Sunday, June 20, 2010

I’m Breaking the Habit

Where I do my most productive work. Habits are one of the universal human qualities. No matter where you go in the world there are always repetitive things to be done on a day to day basis and being habitual is so hard wired into our humanity that even things that aren’t necessary, or good for you become bad habits (I was so thoroughly convinced that coming to Malawi would be the end of my nail biting, but alas old habits die hard).

I know that back home in Canada, the most habitual part of my day was definitely the mornings going through the same little cleansing rituals before I was ready to start my day: brushing, washing, soaping, scrubbing, rinsing, conditioning, shampooing, shaving, after-shaving, trimming, moisturizing, dressing then nourishing. Eventually even continuing on to classes on campus becomes habitual and some days a little bit mundane. I can definitely say that I have yet to have a mundane day in Malawi. However some things never change, and my mornings are just as habitual as ever, and they last about three times as long.

Don't worry mom/EWB National Office I now tuck this part of the net under the bed, and am thus far malaria-free (though I don't know what I will do come a second chicken attack)I wake up in the morning, usually to the sound of roosters and light rain on the corrugated aluminum roof and tie up my mosquito net to protect it from chicken damage, as there are particular poultry around the house that seem partial to my room, and laying eggs in my bed. Then I make my bed and throw on the clothes I was wearing yesterday.

Still bleary eyed I stumble outside and sit with my aunts in our kitchen Boiled bananas was a treat for breakfast one morning. The kitchen can be seen in the background. as they heat bath water for the kids, and Loveness, my host cousin sweeps debris in the yard with a dry-grass broom. The kids in the family all have to get off to school, so they are first to bathe, scrubbing themselves down (or sometimes being scrubbed down by Mrs. Longwe, my host mother). They then get dressed in their blue and yellow, or blue and white school uniforms, get a piece of bread in a plastic bag, or a bowl of rice thrust in their hands and they’re off down the path. Finally my bath water is heating.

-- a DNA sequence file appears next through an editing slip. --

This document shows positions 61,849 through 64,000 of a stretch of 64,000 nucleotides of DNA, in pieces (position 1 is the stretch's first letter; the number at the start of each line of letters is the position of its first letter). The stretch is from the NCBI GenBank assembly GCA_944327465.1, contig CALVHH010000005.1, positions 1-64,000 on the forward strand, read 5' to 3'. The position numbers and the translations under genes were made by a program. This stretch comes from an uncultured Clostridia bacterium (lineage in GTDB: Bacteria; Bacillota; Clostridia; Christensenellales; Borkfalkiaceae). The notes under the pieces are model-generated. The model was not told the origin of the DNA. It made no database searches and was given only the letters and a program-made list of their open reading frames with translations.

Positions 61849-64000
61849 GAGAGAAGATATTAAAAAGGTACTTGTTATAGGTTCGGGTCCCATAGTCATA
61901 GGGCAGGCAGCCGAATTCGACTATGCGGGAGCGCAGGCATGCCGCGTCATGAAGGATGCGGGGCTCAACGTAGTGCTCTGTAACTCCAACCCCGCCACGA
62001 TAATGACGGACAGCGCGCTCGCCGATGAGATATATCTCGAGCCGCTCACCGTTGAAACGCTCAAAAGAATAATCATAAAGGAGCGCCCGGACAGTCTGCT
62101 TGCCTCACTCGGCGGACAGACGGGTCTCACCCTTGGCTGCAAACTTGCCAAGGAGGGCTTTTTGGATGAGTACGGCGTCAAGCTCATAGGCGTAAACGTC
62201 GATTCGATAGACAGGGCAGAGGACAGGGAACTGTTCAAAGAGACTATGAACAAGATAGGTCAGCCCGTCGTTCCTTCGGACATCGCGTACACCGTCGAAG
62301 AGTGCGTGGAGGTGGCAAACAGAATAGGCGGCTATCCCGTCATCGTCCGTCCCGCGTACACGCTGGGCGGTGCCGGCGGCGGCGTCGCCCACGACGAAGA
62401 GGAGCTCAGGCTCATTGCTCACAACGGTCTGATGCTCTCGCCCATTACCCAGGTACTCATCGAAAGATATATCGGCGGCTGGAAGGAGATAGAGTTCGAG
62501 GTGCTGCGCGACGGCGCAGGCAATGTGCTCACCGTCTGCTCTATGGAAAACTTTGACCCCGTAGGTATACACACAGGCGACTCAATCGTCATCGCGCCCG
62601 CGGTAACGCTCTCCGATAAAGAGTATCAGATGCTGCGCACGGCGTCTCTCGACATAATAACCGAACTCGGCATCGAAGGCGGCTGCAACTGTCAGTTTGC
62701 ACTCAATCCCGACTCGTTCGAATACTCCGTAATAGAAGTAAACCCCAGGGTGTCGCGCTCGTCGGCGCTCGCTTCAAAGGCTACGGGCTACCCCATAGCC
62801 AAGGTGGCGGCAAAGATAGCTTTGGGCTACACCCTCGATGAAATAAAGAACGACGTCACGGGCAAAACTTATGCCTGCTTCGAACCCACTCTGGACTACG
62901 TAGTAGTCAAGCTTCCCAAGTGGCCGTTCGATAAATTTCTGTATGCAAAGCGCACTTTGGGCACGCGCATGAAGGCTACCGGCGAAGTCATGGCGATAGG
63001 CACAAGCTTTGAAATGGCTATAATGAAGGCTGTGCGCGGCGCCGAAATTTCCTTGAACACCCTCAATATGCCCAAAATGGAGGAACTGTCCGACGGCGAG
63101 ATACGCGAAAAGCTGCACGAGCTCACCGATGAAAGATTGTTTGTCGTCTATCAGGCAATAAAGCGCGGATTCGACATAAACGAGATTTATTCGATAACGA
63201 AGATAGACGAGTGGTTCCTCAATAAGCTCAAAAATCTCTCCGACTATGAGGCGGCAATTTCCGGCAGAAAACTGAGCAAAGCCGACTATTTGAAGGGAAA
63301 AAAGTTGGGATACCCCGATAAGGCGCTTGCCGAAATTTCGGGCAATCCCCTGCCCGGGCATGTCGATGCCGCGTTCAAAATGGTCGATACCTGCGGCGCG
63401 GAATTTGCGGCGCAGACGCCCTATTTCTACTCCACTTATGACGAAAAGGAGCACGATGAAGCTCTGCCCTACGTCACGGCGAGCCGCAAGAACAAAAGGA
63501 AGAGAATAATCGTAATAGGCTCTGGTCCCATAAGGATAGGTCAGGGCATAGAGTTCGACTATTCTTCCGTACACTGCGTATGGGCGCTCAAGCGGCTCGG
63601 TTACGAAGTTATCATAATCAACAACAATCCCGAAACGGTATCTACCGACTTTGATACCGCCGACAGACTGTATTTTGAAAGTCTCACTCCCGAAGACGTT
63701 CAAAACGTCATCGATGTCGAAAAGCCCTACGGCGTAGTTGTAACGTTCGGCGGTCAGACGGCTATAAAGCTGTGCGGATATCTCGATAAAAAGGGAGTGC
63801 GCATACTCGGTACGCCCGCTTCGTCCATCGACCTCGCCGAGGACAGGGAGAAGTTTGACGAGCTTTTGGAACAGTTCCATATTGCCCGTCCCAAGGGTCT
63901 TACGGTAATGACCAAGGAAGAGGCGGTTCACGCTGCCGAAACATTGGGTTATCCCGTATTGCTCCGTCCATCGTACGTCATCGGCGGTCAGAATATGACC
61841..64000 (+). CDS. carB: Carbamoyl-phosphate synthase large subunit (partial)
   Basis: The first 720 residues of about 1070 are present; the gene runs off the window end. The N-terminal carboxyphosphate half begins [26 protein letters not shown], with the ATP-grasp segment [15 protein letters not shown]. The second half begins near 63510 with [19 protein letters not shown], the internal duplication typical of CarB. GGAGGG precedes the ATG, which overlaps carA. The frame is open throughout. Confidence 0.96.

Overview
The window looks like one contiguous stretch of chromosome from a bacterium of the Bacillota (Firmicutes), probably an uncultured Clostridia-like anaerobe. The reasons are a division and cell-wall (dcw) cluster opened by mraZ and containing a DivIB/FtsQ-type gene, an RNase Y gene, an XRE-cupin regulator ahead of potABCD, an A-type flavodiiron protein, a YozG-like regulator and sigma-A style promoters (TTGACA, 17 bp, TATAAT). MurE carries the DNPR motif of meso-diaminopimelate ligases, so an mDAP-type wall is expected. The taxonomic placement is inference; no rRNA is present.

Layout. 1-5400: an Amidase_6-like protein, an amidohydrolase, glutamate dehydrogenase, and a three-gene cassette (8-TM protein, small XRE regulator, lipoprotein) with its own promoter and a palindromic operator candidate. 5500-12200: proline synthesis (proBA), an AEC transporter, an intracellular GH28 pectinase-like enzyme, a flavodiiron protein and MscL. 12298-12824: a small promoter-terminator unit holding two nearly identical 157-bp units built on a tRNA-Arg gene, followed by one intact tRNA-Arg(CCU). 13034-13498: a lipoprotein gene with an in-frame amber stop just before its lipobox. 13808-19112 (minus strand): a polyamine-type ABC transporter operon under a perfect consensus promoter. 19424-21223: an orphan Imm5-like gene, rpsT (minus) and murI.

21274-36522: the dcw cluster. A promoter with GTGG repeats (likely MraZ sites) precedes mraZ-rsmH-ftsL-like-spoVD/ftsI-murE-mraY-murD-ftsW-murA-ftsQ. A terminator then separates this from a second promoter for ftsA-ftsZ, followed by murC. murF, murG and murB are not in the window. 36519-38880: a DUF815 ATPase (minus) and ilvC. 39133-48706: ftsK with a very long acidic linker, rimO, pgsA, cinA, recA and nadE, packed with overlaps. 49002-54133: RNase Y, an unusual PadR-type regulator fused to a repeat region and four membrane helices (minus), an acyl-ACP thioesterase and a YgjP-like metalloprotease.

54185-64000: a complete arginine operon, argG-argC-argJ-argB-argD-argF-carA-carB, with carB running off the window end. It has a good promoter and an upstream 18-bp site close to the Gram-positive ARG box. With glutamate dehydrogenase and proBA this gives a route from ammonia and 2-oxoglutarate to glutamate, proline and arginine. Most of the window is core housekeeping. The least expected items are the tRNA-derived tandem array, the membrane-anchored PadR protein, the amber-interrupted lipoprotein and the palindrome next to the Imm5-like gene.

Being almost a head taller than anyone in my family makes bathing slightly challenging. There is no running water in Mpamba so a bucket of warm water is taken into a small brick stall with a chitenje curtain and a piece of corrugated aluminumMy luxirous, though too short bathroom covering half the top.  Unfortunately the stall is only about 4 and a half feet tall, so I find myself squatting low over the bucket rinsing, soaping and rinsing again. In Malawi I’ve lost the luxury of conditioning, shampooing and all these other niceties of my old bathroom. Amazingly one bar of soap does it all, it makes me wonder why I waste money on all these other products. 

After bathing I towel dry and quickly scurry back to my room to get dressed for the day as it’s chilly in the mornings, and usually drizzling (the rainy season doesn’t really end until August). If it’s one of the rare days I’m off to the district water office in Nkhata Bay Boma (the district capital) for a meeting to which CCAP (my partner organization) has been invited I throw on my black “bwana[1]” dress shoes, slacks and a dress shirt, but most days it’s jeans, flip-flops and a golf shirt for field work.